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UNFCCC

Trading for a Better Climate

Harun Onder's picture

Pineapple seedlings grow in the nursery at Bomart Farms in Nsawam near Accra, Ghana. Photo - Jonathan Ernst / World BankConcerns over climate change took center stage at this year’s World Bank annual meetings. The message was clear: there doesn’t have to be a tradeoff between economic growth and a cleaner, healthier environment.

“We can make the right choice and still see robust growth,” World Bank President Jim Yong Kim said during the opening panel discussion, October 8.

With the next United Nations Framework Convention on Climate Change (UNFCCC) conference set to get underway in Warsaw in just a few weeks, Kim and International Monetary Fund Managing Director Christine Lagarde have now clearly laid out the economic case for shifting development strategy into a greener gear.

It’s a make-or-break decade for action on climate change

Rachel Kyte's picture


Photo: Climate Group 

As world leaders descended on Manhattan this week for the UN General Assembly, the blocks around 44th street got ever more gridlocked and noise decibels from the omnipresent motorcades tested the patience of locals and visitors alike.

Away from the main hubbub, Monday I joined Tony Blair, Prince Albert of Monaco, Twitter co-founder Evan Williams and a number of Chairman and CEOs from top companies to talk about climate change and efforts to get the world onto a cleaner growth path.

Tuesday, hosted by Bloomberg L.P., I was in conversation with Commissioner Connie Hedegaard and Cristiana Figueres. The discussion covered the role of the UNFCCC past, present and future in what has happened and needs to happen to arrest climate change. From the need to change the narrative, accounting systems, risk appetites and ambition, to whether the convention is an umbrella for action, or should encourage actions outside its framework, to where will the funding come from for adaptation and resilience as climate change bears its teeth, it was a great conversation showing sensible hope.

Climate Week, an annual event here in New York City organized by The Climate Group is calling for an American “Clean Revolution.” At their opening session they issued a report saying such a revolution could grow the US economy by $3 trillion. 

While climate change seems to be a “non-issue” in the US election, jobs and competitiveness are not. Competitiveness in the global green economy is not an issue for the US alone. 

Faced with conclusive scientific evidence of the impacts of climate change, especially on the world's poorest, and a new global agreement some years off, we're in a ‘make-or-break’ decade for action on global climate change.

Cities and International Negotiations

Dan Hoornweg's picture

A few weeks ago I attended an IPCC1 Fifth Assessment Working Group expert review meeting for the upcoming Fifth Assessment Report (AR5) (WG III – Mitigation: the ‘first order draft’ is now being reviewed with the final report to be published in 2014). This meeting was a typical collection of about 100 climate researchers from around the world, this time, conveniently in Washington, DC. The overall Assessment Report process involves about 30 to 40 such meetings around the world per year. Part of their function is for the Assessment Reports to feed into the UNFCCC negotiation process.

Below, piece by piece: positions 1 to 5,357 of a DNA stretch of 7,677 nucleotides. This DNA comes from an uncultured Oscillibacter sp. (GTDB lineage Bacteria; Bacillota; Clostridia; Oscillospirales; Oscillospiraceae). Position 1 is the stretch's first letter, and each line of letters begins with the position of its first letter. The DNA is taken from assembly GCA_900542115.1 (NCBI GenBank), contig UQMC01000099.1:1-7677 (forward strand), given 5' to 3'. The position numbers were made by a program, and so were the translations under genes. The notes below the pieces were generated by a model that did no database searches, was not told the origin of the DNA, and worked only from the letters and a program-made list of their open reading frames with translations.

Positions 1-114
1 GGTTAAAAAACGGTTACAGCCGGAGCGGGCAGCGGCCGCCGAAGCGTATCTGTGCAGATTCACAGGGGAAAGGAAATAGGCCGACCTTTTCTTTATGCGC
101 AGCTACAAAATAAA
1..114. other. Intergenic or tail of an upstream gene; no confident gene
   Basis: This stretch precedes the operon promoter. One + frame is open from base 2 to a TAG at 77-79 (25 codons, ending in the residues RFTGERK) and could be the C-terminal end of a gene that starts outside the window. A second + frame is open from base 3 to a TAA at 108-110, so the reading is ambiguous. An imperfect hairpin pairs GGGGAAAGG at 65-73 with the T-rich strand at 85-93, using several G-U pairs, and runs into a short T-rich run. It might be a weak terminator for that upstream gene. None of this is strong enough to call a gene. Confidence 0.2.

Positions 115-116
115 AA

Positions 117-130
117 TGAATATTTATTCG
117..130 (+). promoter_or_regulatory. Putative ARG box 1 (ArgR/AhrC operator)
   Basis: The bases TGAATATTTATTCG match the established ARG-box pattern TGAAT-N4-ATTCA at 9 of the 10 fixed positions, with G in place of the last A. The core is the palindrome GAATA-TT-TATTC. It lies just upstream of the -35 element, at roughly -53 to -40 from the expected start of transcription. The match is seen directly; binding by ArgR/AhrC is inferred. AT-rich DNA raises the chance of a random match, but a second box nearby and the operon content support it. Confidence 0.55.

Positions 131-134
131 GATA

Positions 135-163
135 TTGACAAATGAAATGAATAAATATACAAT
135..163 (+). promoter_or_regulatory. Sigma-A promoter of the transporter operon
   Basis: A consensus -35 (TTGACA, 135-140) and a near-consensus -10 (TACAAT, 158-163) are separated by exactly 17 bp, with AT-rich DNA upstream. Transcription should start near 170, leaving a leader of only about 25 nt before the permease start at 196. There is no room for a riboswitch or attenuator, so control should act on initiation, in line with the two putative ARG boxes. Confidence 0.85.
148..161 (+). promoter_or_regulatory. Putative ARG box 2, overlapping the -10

Rio+20 MeetingDespite its challenges, complexities and occasional politicization, the IPCC is a wonderful idea. Credible researchers, no-matter where they live or work, are asked to contribute to a body of science larger than any one country, company or agency. Any city should feel proud to have an employee participating in an IPCC review.

What did Durban deliver?

Andrew Steer's picture

At 4.30 on Sunday morning, after 36 hours of overtime (a record), the 194 country members of the UNFCCC pulled a rabbit from the hat. Special flights had been put on by South African Airways as a way to encourage delegates not to leave.

Putting the Puzzle Together

Three big pieces of the jigsaw needed to fall into place in order to clinch the `Durban Platform’. First, a new commitment period of the Kyoto Protocol, without which developing countries would have walked. Second, a road map towards a truly global deal to be effective by 2020 at the latest, without which the EU wouldn’t sign on to a new Kyoto. Third, the launch of the Green Climate Fund, without which developing countries wouldn’t sign on to such a global road map.  

Putting the pieces together required compromise and was accompanied with brinksmanship, emotion, and millions of words spoken, usually repeating what had already been said. The outcome, however, is highly positive for the long term prospects for a deal, and delivered all that could reasonably be hoped for (see my earlier blog: Will Durban Deliver?).

Thus, in a nutshell, delegates left Durban having agreed on:

  • A new commitment period under Kyoto for the EU and 11 other countries beginning January 1, 2013.
  • An agreement to negotiate a global deal by 2015, which would be effective from 2020 with "legal force" applying to all countries.
  • A Green Fund launched, with regional groupings to nominate board members in the coming three months. Board selection will be very important since most operational details yet to be designed.

Have a look inside the COP

WAGGGS Youth Delegate's picture

You've probably been hearing a lot about COP 16 in the news—the United Nations climate conference, currently taking place in Cancun, Mexico. In case you're feeling kind of far removed from all the action, this video gives you an inside peek. It shows the exhibition area, where different NGOs are displaying what they are doing to address climate change in their home countries.